This document describes how the data and ecc bits are added to a QRCODE symbol
(The ISO standard description is poor).
The task is
complicated by the way bytes are folded in attempt to disrupt typical data sequences creating unintended
patterns that might confuse symbol recognition software. In fact, after this initial placement is complete,
an additional process applies a series of masks in turn, and selects the mask that gives the data part the best
random pattern. The mask that was selected is published (twice) in the format information modules.
Bit Packing Strips.
Data is added to the symbol starting in the bottom right hand corner and added bit by bit in vertical strips
two bits wide. Figure 1
shows how a number of full height strips may be delineated in a symbol. Note: Column 6 does not contain any valid
data positions (in any version) and is excluded. Each "version" increment of the symbol adds an extra 4 modules to the width so, there will
always be an even number of strips.
The most significant
bit of the data is added to the module at the bottom right hand corner
of the symbol. This corresponds to the bottom right position
in the rightmost strip. The second bit of the data is added immediately to the left of this
module. This process is repeated in a zigzag pattern in the upwards direction.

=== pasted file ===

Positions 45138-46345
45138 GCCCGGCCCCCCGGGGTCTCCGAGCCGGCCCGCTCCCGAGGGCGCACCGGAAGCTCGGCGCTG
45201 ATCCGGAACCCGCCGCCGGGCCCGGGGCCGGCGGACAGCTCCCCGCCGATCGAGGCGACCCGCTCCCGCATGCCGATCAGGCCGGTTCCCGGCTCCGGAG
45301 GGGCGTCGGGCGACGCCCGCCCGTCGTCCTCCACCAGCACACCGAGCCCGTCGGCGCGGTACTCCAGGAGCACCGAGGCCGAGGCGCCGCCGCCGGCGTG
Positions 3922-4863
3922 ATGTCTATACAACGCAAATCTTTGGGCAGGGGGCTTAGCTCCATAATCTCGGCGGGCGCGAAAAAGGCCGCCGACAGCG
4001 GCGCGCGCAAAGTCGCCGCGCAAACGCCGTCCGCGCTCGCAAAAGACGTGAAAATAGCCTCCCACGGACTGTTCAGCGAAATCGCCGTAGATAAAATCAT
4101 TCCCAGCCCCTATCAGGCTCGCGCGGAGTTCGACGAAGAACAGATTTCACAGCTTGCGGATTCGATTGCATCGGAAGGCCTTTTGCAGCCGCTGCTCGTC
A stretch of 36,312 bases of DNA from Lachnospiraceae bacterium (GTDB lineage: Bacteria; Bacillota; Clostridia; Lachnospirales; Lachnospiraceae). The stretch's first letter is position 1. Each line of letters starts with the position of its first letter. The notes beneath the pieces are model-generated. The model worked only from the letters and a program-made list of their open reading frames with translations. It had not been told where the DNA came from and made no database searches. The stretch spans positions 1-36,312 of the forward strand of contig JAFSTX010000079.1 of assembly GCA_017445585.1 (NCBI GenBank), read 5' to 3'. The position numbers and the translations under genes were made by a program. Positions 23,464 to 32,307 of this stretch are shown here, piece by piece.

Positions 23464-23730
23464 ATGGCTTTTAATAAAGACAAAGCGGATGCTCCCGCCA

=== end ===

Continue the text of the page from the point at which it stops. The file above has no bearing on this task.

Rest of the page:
The "preferred" bit placement
can be understood by following the path linking all the modules
as shown in Figure 2
, starting at the bottom right hand corner.
If the "preferred" position is not shown as
an "available" data position (i.e because it is occupied by QRCODE "formatting furniture" like
information modules or functions patterns) the next preferred position along the path is selected and the test is repeated. The full height of
symbol is scanned within each two bit strip looking for available data positions before moving on to the next strip.
When there are no futher bit positions available in the strip, the adjacent strip to the left
is selected and the search for
the next available module position continues in the opposite direction. Packing continues to change direction as available positions are are exhausted in each strip,
until every bit of the data/ecc bit sequence has been placed.
For example, to encode 28 data bytes at "M correction level" the symbol must accomodate a total
of 44 bytes (28 data bytes + 16 ECC bytes). Figure
3 shows how Version 2 of the symbol is used to place a total of 352 bits.
The remaining 7 modules in the symbol
are coded 0 before masking.